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Lifeline to break ground on fourplex

By Staff | Jun 20, 2019

An organization that gives hope to homeless single mothers will expand their services and facilities next month.

Lifeline Family Center in Cape Coral, a non-profit Outreach Ministry as well as a home and learning center, will break ground in July to provide “one-of-a-kind” housing for single mothers who have graduated from its program.

Currently, the Lifeline Family Center provides up to two years of housing for 12 women ages 16-25 and up to 24 babies at a time, where mothers enroll in their “Phase I” program. The program teaches skills necessary to be successful in the real world, and offers a plethora of educational opportunities for young women who may have been abandoned by family or are having a tough time following their pregnancy.

Lifeline Family Center CEO Kathy Miller has found that many of these young women are not meeting criteria for housing after the program, despite managing a budget. This new facility would help them have a safe place while they can continue to get back on their feet.

“This is the next step in helping our moms and their children toward independence,” Miller said. “Accessible and affordable housing in a safe neighborhood is difficult to come by in Lee County. As a single parent raising young children, it is almost impossible. The availability for community housing programs is often years of waiting on a list. Even with a career, most don’t qualify for rent in a safe community.”

The new housing will provide four, two-bedroom apartments under one roof on-campus, so that mothers can continue to grow in their career path while using the day care facility in place. Mothers and children will be able to stay an additional two years after completing Phase I, if need be.

So far, Lifeline Family Center, via fundraising, has topped $400,000. Miller said they will need an additional $236,000 to complete the project debt-free.

“We’re planning on having people’s hearts touched,” said Miller of how they will come up with the rest of the funding. “I think when this community sees a need they get behind it. We are hoping people will step up with donations.”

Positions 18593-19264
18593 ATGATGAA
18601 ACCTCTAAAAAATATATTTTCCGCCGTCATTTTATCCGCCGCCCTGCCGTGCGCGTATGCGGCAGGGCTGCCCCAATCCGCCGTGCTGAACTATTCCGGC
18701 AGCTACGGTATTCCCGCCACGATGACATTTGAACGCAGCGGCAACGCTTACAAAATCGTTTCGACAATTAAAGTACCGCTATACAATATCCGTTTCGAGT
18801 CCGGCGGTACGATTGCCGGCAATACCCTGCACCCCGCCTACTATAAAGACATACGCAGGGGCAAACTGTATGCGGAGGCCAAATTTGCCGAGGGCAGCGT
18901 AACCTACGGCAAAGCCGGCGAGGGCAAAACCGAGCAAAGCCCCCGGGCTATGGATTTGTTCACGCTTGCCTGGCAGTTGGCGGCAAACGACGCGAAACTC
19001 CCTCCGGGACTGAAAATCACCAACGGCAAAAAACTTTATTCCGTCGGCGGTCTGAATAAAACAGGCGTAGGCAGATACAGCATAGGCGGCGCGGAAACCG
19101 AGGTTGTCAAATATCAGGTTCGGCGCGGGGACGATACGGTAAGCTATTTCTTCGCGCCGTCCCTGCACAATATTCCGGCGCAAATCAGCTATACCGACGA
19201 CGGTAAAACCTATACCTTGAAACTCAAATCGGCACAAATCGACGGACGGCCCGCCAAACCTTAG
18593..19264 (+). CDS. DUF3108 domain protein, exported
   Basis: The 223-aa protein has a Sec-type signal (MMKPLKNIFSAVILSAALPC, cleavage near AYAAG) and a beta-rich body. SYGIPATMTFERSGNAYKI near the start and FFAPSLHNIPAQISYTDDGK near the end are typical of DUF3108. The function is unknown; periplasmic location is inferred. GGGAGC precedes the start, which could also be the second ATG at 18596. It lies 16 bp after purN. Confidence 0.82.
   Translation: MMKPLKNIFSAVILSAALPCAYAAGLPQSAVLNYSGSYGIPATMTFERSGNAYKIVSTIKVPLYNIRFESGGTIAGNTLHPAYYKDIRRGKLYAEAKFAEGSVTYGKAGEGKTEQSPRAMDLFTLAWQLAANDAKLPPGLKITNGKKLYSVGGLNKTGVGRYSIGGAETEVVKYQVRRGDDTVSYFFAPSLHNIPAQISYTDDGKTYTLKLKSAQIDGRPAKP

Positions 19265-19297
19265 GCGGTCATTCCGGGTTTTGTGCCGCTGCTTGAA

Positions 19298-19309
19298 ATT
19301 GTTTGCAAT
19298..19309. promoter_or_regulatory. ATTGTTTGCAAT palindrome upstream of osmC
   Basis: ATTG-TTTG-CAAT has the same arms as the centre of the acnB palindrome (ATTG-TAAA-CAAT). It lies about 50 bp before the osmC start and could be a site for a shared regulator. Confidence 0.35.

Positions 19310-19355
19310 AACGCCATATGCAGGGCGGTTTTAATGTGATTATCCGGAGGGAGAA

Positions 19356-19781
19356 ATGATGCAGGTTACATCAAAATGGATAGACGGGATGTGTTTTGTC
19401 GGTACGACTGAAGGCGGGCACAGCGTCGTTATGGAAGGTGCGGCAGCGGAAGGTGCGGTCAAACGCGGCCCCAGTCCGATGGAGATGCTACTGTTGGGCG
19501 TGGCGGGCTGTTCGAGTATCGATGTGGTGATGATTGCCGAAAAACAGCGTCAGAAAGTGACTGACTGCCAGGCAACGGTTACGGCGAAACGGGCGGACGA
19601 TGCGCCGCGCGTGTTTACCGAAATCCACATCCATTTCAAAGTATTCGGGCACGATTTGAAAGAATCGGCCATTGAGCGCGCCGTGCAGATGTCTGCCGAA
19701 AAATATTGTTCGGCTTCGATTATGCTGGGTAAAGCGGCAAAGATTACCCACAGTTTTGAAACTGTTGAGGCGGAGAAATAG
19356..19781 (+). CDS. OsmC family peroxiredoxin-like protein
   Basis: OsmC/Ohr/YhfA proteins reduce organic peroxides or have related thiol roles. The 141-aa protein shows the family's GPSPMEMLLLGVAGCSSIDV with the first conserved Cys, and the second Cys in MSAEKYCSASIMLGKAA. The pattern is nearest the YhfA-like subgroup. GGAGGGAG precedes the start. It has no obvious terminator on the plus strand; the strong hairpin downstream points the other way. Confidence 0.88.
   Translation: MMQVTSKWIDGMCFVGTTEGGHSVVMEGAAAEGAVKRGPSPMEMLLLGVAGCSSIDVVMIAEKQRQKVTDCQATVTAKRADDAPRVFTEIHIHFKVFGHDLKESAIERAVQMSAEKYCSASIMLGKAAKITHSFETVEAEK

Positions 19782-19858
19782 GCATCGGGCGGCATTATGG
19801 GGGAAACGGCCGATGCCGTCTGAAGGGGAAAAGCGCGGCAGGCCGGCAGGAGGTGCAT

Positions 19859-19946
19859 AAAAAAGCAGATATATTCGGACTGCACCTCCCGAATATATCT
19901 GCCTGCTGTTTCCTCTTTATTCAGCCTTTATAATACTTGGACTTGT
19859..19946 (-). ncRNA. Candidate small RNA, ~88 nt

Rent will be, Miller said, around $500 per month, or, “just what it costs to insurance and to maintain the facility.” Miller hopes mothers can use the opportunity to continue to save so that they can get out on their own two feet. If mothers can move out on their own before the two-year window, that would be encouraged, said Miller.

“This is how we can break the cycle of welfare and government dependency,” Miller said. “A successful, financially stable woman raising her family in a safe and loving environment creates a thriving community.”

The program is also going to work with Habitat for Humanity where, hopefully, Lifeline Family Center members will be able to qualify for their own home.

To enter the Phase I program, clients must: pass a drug test, not have any active felony charges, be between the ages of 16-25 and are pregnant or pregnant and parenting one child who is under the age of 2 (you must be pregnant to qualify for the residential program).

“We’re giving these women parenting skills to make a difference in their child’s life. We try to make them see the necessity of breaking the cycle,” Miller said.

Miller said that many young women graduate the program with job in a career of their choice, as the facility offers career training in The Learning Center on campus. Many members of the staff are bilingual, and the center does not discriminate in providing services based on race, color, national origin, religion or disability.

Often times members can acquire their GED, high school diploma and be placed in vocational schools. The center also offers life skill classes.

Lifeline also provides, free of charge, a 27-hour pregnancy helpline, pregnancy testing, ultrasounds, STD education, post abortion support, residential child care and an abstinence program.

Miller founded the program in 1996. Since its inception, Lifeline Family Center has served 178 women and 117 babies.

She is a 45-year Southwest Florida resident, and opened the first maternity home in Lee County 41 years ago.

“We stayed with them until they had to give birth, then we let them go,” Miller said. That was not the best solution in Miller’s eyes, so she had a vision of a non-traditional maternity home that turned into Lifetime Family Center.

“We built the current facility from scratch,” Miller said.

Miller hopes that local businesses will be able to pitch in, and is even eyeing a church for sale adjacent to the current facilities that could be a great asset to their operation — if someone is generous enough, she said.

“We’re always looking to expand to help more women,” Miller said. “I’ve seen the community rise to the occasion. We have companies donating windows, doors, and it would be great to see more community members help out.”

For more information and to donate, visit www.LifelineFamilyCenter.org or call 239-242-7238.

LifeLine Family Center is at 907 S.E. 5th Avenue.

-Connect with this reporter on Twitter: @haddad_cj